Women’s Rights Trailblazer Rebekah Wilson of Garden Court’s Family Team discusses her experiences of working in women’s rights, her inspirations and the barriers that remain.
“The first person to attend university in my family, I have always been driven by my commitment to equality and fighting discrimination. After completing pupillage aged 23, I went to work at Rights of Women (ROW) as a legal advice officer. I stayed involved with ROW on the management committee and in their work securing justice for women. Called to the Bar in 1998, my practice has focused on family law: protecting and empowering the rights of women in an area of law which so often impacts on women. In addition to my practice, I have worked in The Hague with the Women’s Initiatives for Gender Justice, working for female victims in one of the first cases before the International Criminal Court.
Discrimination on the grounds of any protected characteristic has always inspired my practice, writing and work. I joined the Anti-Apartheid Movement aged 14. The idea that someone is paid less, has less opportunity, is treated unfairly because of their gender or the colour of their skin should inspire us all.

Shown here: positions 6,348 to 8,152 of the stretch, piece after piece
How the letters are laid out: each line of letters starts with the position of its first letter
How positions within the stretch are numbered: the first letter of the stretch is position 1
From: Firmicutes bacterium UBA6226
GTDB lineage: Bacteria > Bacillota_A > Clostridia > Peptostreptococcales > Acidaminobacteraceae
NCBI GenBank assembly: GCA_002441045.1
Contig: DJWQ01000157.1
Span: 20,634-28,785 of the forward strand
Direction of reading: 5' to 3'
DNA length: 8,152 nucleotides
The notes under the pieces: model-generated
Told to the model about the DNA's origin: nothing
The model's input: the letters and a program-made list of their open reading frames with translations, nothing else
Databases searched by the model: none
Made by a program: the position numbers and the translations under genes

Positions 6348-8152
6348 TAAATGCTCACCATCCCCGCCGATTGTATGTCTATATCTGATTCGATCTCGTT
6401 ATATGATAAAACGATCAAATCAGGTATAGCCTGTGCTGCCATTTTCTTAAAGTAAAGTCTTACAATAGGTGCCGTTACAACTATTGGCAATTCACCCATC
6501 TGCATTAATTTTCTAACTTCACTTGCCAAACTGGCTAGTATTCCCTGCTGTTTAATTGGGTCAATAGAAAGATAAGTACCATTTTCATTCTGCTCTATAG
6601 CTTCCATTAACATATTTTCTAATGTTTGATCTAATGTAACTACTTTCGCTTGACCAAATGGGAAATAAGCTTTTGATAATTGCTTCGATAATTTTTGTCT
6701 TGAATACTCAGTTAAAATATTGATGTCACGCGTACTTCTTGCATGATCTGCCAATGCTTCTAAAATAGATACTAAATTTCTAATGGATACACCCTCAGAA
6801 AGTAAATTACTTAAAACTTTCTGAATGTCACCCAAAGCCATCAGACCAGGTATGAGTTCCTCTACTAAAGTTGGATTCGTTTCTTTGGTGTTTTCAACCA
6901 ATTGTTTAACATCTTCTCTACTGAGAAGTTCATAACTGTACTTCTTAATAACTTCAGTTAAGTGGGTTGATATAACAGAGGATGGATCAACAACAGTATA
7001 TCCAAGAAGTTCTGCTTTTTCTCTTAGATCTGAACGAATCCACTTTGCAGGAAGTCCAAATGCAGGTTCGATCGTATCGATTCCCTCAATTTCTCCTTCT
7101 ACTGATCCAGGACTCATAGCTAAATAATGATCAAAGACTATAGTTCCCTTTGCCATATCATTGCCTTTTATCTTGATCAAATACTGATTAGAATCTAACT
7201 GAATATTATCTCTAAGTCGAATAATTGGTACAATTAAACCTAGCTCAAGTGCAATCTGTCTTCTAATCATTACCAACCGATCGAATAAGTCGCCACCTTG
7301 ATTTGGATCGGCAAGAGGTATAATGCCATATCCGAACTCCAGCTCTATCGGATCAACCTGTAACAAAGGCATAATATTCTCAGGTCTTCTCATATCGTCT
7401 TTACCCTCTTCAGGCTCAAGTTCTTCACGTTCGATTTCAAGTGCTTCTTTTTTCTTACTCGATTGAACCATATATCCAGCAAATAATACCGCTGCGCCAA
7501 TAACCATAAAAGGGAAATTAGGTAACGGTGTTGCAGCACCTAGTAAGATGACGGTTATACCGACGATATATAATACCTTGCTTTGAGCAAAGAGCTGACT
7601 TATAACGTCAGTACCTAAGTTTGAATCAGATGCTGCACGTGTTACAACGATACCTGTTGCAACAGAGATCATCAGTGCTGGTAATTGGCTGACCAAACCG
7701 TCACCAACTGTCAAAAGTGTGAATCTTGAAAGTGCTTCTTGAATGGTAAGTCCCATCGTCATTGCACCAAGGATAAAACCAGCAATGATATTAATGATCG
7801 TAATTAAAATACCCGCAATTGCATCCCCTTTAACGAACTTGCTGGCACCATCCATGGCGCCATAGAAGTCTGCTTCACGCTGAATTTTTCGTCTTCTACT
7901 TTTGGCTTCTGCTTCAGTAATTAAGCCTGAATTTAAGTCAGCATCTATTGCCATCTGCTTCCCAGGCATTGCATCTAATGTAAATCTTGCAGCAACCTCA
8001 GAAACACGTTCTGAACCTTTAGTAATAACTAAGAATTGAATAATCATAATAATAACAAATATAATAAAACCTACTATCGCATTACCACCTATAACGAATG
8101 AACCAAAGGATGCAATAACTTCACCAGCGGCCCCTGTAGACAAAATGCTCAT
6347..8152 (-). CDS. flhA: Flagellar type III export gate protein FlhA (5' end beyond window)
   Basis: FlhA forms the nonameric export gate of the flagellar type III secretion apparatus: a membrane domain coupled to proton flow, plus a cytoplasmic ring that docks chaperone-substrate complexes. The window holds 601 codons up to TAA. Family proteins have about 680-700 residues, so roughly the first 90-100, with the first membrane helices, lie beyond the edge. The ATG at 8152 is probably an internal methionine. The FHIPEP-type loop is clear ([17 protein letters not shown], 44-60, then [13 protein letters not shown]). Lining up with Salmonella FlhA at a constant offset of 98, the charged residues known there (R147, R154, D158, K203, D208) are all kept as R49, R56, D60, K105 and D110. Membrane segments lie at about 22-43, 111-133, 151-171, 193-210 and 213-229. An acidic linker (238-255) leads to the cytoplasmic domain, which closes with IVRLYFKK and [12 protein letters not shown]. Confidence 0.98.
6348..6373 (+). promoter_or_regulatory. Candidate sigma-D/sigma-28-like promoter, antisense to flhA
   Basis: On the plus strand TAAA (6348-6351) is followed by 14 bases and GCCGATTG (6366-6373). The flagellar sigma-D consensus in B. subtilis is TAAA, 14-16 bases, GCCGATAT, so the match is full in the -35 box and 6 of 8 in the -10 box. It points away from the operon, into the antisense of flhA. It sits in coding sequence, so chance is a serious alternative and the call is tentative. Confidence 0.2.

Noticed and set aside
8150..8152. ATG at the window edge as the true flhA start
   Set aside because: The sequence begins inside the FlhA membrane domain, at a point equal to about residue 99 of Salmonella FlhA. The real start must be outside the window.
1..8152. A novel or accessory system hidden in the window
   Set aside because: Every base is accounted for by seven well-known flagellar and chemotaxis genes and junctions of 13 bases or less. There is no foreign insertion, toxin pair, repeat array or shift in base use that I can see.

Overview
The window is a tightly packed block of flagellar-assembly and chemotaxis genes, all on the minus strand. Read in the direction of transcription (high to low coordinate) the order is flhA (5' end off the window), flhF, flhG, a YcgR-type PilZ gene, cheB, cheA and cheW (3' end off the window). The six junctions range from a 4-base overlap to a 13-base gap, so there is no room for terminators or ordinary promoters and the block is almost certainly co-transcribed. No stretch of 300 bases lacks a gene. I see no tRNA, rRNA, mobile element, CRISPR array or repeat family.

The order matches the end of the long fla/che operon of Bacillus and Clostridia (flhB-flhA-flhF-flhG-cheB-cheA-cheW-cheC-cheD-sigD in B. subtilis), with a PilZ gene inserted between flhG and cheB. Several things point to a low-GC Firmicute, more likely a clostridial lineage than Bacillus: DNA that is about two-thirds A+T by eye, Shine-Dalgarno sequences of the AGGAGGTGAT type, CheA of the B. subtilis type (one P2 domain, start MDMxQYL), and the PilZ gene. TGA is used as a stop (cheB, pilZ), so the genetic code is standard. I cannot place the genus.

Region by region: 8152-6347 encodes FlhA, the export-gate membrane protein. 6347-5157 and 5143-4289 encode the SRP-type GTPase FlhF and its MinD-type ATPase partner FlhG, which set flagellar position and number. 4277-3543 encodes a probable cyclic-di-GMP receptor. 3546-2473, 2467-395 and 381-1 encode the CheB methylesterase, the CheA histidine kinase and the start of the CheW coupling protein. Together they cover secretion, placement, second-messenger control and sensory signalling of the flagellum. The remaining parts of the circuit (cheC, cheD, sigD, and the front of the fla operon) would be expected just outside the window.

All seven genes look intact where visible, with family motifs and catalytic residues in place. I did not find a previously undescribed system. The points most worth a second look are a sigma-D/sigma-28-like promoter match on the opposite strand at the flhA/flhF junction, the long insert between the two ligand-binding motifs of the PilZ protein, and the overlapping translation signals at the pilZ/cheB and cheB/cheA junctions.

I have two beautiful young boys. The barriers I encounter most frequently are as a woman with children. I am always slightly saddened that it’s often other women who have the most hardened approach to positive action for other women … But then 52 % of white women voted for Trump, so maybe nothing is surprising. I was always worried children might be a career killer and I can see it’s really hard to compete without a partner/wife at home to organise the children. However, it’s 2017 and I feel that courts and practitioners need to work hard to ensure that women don't feel as though they’re left behind or that working is impossible.”
At Garden Court Chambers, we are celebrating International Women’s Day with a series of events featuring a lawyers, activists and academics all striving for gender equality.